Kansas Doctor Accused of Violating Late-Term Abortion Law

A judge on Wednesday refused to toss out the criminal case against a doctor accused of violating Kansas' late-term abortion law, saying a former prosecutor's conduct in the case didn't warrant such action.

Sedgwick County District Judge Clark Owens also denied a defense request to throw out evidence in the case against Dr. George Tiller of Wichita because of the conduct of former prosecutor Phill Kline.

Tiller, one of a few U.S. physicians performing late-term abortions, is to go on trial March 16 on 19 misdemeanor charges alleging he failed to obtain a second opinion for some late-term abortions from an independent physician, as required by Kansas law.

Tiller's lawyers contended that Kline and his subordinates conducted an unconstitutionally selective investigation of Tiller, engaged in "outrageous governmental conduct" and illegally gathered evidence. Kline, an anti-abortion Republican, began investigating abortion clinics when he served as Kansas attorney general from 2003 to 2007.

"While Phill Kline testified that he would like for all abortions to be outlawed, his investigations made no attempts to prevent lawful abortions from being performed in the State of Kansas," Owens wrote.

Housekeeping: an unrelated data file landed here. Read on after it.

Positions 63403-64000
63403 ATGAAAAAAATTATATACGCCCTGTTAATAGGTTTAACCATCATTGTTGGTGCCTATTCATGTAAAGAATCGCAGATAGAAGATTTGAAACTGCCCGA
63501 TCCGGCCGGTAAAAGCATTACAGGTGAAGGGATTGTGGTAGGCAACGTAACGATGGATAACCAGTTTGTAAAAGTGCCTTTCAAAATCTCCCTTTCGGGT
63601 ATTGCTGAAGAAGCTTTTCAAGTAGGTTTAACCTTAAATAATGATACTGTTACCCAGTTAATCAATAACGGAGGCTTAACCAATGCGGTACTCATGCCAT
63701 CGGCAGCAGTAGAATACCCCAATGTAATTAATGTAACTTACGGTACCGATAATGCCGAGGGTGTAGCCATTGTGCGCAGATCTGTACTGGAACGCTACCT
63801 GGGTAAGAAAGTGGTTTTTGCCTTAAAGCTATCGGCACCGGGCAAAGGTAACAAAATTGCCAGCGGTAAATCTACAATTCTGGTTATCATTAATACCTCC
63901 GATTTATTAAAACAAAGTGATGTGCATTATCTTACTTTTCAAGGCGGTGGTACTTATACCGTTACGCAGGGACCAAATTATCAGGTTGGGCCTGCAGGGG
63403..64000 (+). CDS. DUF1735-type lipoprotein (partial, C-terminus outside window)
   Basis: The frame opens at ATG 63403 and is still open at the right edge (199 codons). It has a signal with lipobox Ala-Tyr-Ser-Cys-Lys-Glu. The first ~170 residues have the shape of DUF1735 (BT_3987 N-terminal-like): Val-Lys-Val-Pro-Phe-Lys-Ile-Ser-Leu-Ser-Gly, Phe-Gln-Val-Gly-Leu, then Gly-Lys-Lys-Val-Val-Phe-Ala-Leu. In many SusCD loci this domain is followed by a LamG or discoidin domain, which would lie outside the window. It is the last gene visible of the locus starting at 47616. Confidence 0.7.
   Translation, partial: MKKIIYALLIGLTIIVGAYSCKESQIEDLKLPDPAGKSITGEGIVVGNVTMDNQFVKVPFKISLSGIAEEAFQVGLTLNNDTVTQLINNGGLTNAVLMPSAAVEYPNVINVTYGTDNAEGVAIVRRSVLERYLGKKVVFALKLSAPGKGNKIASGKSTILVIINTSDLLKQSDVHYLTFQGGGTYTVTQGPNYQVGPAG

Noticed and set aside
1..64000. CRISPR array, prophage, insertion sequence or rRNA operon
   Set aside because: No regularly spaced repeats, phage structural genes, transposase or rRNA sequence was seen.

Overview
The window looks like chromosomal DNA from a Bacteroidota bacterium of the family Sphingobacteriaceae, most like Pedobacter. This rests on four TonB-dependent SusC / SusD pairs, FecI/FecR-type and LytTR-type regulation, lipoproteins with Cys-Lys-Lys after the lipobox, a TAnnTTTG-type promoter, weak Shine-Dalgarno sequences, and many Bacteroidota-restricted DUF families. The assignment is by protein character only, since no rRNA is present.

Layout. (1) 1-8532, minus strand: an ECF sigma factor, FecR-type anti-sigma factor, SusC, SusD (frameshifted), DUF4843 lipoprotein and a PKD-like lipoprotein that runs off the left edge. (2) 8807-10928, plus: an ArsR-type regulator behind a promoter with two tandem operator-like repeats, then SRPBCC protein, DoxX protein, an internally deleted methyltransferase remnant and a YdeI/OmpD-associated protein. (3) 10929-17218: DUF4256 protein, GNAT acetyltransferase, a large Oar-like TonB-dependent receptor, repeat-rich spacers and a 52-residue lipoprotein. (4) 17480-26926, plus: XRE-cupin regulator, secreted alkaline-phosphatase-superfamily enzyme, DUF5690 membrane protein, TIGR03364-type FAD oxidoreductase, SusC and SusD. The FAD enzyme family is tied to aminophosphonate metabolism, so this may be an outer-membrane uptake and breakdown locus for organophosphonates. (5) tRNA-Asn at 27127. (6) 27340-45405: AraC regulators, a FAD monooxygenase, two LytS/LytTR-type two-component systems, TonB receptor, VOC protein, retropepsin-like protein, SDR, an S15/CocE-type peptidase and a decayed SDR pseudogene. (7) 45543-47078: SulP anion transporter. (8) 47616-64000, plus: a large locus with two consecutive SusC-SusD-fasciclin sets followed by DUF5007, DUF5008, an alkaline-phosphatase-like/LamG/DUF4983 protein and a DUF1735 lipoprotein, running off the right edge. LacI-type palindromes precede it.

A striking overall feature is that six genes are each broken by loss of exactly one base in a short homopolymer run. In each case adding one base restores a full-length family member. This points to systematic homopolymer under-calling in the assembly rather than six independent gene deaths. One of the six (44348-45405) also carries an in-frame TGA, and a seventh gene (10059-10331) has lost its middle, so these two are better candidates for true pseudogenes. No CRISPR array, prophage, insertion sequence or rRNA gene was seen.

Tiller's attorneys, who contend their client is innocent, said they were disappointed with the ruling, which they can't appeal until after trial, in the event he is convicted.

"While we had hoped that the taxpayers might be spared the expensive security and litigation of this hyper-technical political trial, we certainly respect the court's right to disagree with our analysis of the facts and the law," his attorneys said in a statement.

Ashley Anstaett, spokeswoman for Kansas Attorney General Steve Six, said in an e-mail that prosecutors are moving forward with the case.

Kline, who now works at Liberty University in Lynchburg, Va., did not immediately return a message left on his cell phone.

His attorney, Caleb Stegall, said the ruling was a vindication of the investigation conducted by the attorney general's office.

"No investigation and set of prosecutions in Kansas has ever been subject to the level and intensity of scrutiny that this investigation has borne," Stegall said.

In his ruling, Owens noted that after Kline left the attorney general's office, Democrat and abortion-rights supporter Paul Morrison took over the case. It was Morrison who filed the charges against Tiller.

"Once the investigation was assumed by Attorney General Paul Morrison, the acts of Phill Kline could not have tainted the investigation and prosecution of this case," Owens wrote.

The judge noted that the Kansas Supreme Court, which criticized Kline in December for his conduct in handling copies of medical records from the abortion clinics, found Kline had broken no law. He said the high court's criticism didn't mean the case against Tiller should be thrown out.

"His procedures have certainly been questioned by the Kansas Supreme Court, but his conduct in the investigation does not merit the sanction of the dismissal of the charges or suppression of evidence," Owens wrote.